The Princess And The Flea – Part One


“Your Highness, Your Highness, let down your hair!”

Leo looked up at the tower, searching for signs of life in the lone, lofty window just below the parapet. He half-hoped to find nobody at home, what with feeling a touch silly reciting such lines. Honestly, the ritualistic drivel one had to spout in the interests of heroism and adventure… Well, it beggared belief.

The window gazed down on him, unblinking. Behind him, Zephyr stamped fresh impatient hoofprints in the lawn.

Leo sighed. Here we go again. “Your Highness, Your Highness, let down your hair.”

Open sesame, he tossed in as an afterthought. No stir, no motion, no shadow above the sill.

Zephyr snorted. Leo fired the horse a sympathetic glance. “One more try, girl, and then we shall depart.”

He began to suspect the gravel-bearded fellow in the tavern had thrown him a false ball of yarn. The man had spun his tale with conviction and had gained nothing but the cost of an ale for his information. So if he were a confidence trickster, he was not in it for the money. The tower and gardens were just as he had described: clean, lichenless stone needling a tapestry of low cloud; shrubs and bushes pared back to allow the lawns breathing room and nothing overgrown. The man had confessed to having laboured here as gardener for a month or so. Now, Leo could’ve wished he had slackened off the job and left some helpful climbing plants clinging to the sides of the tower.

But no.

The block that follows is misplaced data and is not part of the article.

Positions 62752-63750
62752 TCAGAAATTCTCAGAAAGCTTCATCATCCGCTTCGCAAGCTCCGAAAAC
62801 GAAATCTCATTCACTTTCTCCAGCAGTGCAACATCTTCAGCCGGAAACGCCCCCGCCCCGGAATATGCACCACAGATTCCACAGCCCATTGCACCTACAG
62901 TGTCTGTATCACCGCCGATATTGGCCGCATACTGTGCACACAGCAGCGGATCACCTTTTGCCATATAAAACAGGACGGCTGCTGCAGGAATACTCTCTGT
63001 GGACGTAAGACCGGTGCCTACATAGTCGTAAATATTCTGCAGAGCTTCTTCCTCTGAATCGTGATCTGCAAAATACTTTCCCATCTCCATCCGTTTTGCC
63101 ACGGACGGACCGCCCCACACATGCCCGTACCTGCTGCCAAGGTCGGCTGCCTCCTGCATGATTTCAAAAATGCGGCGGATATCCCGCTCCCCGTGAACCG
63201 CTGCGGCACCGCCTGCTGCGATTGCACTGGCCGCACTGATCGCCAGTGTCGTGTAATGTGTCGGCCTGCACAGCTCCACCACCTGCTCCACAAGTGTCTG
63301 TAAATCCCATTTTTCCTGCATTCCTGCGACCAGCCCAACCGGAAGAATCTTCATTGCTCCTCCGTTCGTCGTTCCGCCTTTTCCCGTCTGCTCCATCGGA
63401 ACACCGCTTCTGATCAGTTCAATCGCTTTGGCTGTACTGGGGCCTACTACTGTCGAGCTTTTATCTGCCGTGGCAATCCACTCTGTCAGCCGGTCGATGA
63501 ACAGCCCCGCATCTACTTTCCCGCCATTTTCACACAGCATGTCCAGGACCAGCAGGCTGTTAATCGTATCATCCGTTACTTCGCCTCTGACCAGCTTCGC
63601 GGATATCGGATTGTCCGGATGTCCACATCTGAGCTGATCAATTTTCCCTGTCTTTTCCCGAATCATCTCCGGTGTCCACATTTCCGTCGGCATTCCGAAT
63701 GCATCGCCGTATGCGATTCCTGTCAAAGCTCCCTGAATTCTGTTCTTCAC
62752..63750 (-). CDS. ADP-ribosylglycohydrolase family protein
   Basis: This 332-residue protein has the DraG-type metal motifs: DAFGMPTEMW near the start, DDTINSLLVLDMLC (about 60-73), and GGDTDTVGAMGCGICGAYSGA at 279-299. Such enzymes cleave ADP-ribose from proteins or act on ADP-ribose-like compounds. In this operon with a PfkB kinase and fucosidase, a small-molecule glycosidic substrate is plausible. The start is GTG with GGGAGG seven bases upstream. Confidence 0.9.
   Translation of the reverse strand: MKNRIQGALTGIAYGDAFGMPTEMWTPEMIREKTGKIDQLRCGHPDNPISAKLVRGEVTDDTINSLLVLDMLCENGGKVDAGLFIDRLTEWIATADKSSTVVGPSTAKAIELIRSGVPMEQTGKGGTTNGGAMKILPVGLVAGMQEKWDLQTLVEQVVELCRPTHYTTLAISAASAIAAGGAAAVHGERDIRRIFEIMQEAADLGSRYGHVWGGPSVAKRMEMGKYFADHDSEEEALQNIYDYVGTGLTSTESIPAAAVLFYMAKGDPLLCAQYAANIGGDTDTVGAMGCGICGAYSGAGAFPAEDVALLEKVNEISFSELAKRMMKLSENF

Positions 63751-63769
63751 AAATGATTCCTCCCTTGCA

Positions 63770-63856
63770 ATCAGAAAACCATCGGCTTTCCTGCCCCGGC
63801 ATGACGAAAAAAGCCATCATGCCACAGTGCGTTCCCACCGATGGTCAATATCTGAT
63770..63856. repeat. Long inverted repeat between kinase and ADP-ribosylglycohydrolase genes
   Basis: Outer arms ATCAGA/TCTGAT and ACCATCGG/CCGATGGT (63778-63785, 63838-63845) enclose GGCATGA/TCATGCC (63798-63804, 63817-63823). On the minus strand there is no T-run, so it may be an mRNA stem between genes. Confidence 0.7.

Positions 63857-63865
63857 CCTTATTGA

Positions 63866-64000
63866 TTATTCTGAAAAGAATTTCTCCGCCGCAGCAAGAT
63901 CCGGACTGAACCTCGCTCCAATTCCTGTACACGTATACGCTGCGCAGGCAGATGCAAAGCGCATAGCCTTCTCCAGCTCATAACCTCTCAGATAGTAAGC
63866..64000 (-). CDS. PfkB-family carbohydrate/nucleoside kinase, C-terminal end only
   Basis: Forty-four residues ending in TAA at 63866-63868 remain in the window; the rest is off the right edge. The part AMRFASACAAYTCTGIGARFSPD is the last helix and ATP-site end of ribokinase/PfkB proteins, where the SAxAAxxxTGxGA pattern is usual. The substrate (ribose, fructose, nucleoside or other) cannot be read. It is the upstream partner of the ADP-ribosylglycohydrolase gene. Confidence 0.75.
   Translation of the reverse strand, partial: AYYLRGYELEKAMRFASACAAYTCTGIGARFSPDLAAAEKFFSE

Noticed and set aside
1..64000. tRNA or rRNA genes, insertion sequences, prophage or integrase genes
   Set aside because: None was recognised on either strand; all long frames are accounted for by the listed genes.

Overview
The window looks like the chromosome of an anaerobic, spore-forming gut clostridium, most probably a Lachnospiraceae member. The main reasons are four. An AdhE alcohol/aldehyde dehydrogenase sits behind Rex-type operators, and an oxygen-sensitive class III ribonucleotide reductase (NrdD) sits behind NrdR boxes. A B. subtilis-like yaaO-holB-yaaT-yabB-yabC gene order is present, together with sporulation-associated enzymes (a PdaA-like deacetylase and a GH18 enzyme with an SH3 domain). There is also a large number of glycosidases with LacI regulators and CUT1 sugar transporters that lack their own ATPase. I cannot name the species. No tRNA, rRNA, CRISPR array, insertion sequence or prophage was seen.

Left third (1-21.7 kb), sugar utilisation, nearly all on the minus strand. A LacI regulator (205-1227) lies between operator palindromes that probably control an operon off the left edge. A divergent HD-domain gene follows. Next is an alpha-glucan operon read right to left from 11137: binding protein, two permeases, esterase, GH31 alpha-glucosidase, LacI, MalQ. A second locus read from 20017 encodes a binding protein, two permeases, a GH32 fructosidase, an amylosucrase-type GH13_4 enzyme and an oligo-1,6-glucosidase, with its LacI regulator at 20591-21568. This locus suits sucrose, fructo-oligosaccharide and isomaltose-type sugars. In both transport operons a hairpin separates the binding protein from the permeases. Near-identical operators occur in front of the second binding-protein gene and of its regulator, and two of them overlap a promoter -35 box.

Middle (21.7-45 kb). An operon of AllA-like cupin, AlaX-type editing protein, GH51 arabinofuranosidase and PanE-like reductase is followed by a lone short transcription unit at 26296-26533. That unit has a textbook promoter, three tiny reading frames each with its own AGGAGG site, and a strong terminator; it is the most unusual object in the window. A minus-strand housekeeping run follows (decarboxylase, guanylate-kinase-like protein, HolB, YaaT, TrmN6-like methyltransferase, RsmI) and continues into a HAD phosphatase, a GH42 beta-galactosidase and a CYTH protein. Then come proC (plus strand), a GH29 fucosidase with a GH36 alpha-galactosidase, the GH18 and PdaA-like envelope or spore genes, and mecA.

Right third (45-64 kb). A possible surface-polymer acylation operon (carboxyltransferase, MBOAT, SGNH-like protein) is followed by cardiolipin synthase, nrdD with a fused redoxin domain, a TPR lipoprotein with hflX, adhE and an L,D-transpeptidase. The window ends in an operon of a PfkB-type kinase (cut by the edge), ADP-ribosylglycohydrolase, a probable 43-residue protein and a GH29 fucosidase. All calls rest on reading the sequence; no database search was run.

“Your Highness, Your Highness, let down your hair.”

There was another possibility, of course.

Leo De Lacey had encountered his share of princesses and more than several who liked to keep gentlemen waiting. Some barely deserved the title of Highness. At least this one, if she were real and in residence, earned herself that much from the altitude of her lodgings alone.

Leo counted to five, then walked over t take hold of Zephyr’s reins.

“Oh! Hello! Sorry, I was – !”

Leo halted. He patted his horse’s neck before about-facing and peering up at the window. Which was now occupied by a pretty head and shoulders. A head, he was quick to note, that sported a decidedly clipped coiffure. The lawn underfoot had not been mown more thoroughly.

Leo’s moustache twitched involuntarily. But with his Musketeer’s resolve, he demoted surprise to the rank and file and accorded the princess a bow, complete with a full doffing of his plumed hat.

“Your Highness.” He supposed in light of her shorn scalp he had best switch to an unscripted approach. “Allow me to introduce myself. I am Leopold De Lacey, Captain of the Mayoral Musketeers of the city of Tortenschloss. And I am here to rescue you.”

“Me? Really?” The royal cheeks flushed a warm pink and she giggled. She massaged random patches of what little hair she possessed, as though suddenly self-conscious. “That’s very kind of you. But I’m afraid someone may have misled you slightly. Particularly on that bit about – what was it? – well, you know, all that funny stuff about letting down hair.”

Ah, so she had heard that well enough. Wonderful. “Forgive me, I was informed there was a princess here in this very tower, that she was blessed with the most glorious long hair and that she was in need of aid. I am, in addition to a soldier, an adventurer, you see, and it would not be in my nature to disregard such information.”

“Oh yes, yes, yes.” She shone a smile down on him. “I quite understand. But it’s Princess Viola you want. I’m only her maidservant.” The girl waved. “Tisha. Pleased to meet you< Leopold De Lacey.”

“And likewise, Miss Tisha.” Leo stroked his moustache. For reasons best known to itself, it still possessed an impulse to twitch. “And could Princess Viola be enticed to let down her hair then? Otherwise, I see little chance of my climbing to her aid.”

Tisha giggled. She clamped a hand over her mouth, settling her attack of the humours. “Oh no, I shouldn’t think so. No. She’s – she’s extremely precious about her – hair.”